Household Food Security in the United States, 2005
by Mark Nord, Margaret Andrews, and Steven Carlson
Economic Research Report No. (ERR-29) 68 pp, November 2006
Eighty-nine percent of American households were food secure throughout the entire year in 2005, meaning that they had access, at all times, to enough food for an active, healthy life for all household members. The remaining households were food insecure at least some time during that year. The prevalence of food insecurity declined from 11.9 percent of households in 2004 to 11.0 percent in 2005, while the prevalence of very low food security remained unchanged at 3.9 percent. This report, based on data from the December 2005 food security survey, provides the most recent statistics on the food security of U.S. households, as well as on how much they spent for food and the extent to which food-insecure households participated in Federal and community food assistance programs.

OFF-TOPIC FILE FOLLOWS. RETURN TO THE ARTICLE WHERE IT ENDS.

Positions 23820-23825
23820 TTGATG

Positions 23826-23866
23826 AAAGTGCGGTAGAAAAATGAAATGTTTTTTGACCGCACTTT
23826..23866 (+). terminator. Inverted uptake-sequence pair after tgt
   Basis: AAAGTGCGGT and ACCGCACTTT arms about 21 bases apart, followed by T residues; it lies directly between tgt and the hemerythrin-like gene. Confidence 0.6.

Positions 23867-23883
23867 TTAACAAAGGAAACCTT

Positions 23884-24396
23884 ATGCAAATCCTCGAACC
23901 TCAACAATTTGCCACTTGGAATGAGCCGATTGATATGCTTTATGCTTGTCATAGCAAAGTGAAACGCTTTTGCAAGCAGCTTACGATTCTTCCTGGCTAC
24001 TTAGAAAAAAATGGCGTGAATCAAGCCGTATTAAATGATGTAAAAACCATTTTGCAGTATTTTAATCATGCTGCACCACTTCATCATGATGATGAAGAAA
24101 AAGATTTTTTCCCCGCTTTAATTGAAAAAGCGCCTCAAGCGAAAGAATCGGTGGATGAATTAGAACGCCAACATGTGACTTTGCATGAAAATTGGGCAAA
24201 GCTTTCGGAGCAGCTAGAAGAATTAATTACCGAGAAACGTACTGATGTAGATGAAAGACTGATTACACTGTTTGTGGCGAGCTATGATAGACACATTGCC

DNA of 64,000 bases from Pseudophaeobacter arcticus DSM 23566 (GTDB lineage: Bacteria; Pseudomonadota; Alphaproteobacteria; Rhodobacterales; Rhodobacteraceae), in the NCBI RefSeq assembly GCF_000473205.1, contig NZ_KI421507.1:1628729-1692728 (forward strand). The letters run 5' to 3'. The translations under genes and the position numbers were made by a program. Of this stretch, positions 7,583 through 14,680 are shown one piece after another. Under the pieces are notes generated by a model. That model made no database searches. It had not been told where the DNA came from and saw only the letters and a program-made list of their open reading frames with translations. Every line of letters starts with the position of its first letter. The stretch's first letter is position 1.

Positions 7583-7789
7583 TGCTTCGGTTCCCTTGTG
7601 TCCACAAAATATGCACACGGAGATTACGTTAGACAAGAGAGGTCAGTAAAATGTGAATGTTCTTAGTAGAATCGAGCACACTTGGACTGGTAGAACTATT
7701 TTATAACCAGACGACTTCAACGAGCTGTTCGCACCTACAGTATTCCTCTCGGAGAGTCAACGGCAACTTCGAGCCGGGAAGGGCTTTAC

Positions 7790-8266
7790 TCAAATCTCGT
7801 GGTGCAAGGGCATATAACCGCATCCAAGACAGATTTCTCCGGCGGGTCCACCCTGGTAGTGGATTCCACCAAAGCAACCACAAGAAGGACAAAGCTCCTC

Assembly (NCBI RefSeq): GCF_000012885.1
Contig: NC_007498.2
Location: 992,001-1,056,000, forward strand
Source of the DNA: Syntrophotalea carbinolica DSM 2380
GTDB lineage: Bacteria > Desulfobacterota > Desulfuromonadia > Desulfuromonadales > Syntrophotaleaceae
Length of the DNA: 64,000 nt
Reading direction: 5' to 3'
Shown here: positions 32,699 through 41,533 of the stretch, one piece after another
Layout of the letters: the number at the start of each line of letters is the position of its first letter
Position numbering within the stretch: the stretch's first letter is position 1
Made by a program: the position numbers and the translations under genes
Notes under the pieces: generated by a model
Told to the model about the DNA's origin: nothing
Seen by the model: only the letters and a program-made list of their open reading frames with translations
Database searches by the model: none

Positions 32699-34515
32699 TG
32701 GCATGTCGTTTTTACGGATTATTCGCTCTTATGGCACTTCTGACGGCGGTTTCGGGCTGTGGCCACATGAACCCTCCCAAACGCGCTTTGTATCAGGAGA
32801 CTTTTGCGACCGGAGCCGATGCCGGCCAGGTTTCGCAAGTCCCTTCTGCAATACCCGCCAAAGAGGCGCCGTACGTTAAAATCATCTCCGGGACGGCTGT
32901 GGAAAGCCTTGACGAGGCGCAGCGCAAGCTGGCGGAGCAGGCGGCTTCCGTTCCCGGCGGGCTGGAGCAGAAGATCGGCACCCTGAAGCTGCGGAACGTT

Keywords: Food security, food insecurity, hunger, food expenditures, food spending, food pantries, food stamp program, national school lunch program, WIC
In this publication...
- Report Summary, 123 kb
- Abstract, 209 kb
- Introduction, 81 kb
- Household Food Security, 311 kb
- Household Spending on Food, 107 kb
- Use of Federal and Community Food Assistance Programs, 116 kb
- References, 82 kb
- Appendix A: Household Responses to Questions in the Food Security Scale, 103 kb
- Appendix B: Background on the U.S. Food Security Measurement Project, 84 kb
- Appendix C: USDA’s Thrifty Food Plan, 74 kb
- Appendix D: Prevalence Rates of Food Insecurity by State, 1996-98, 2000-2002, and 2003-05, 75 kb
- Appendix E: Food Security During 30 Days Prior to Food Security Survey, 102 kb
- Entire report, 860 kb
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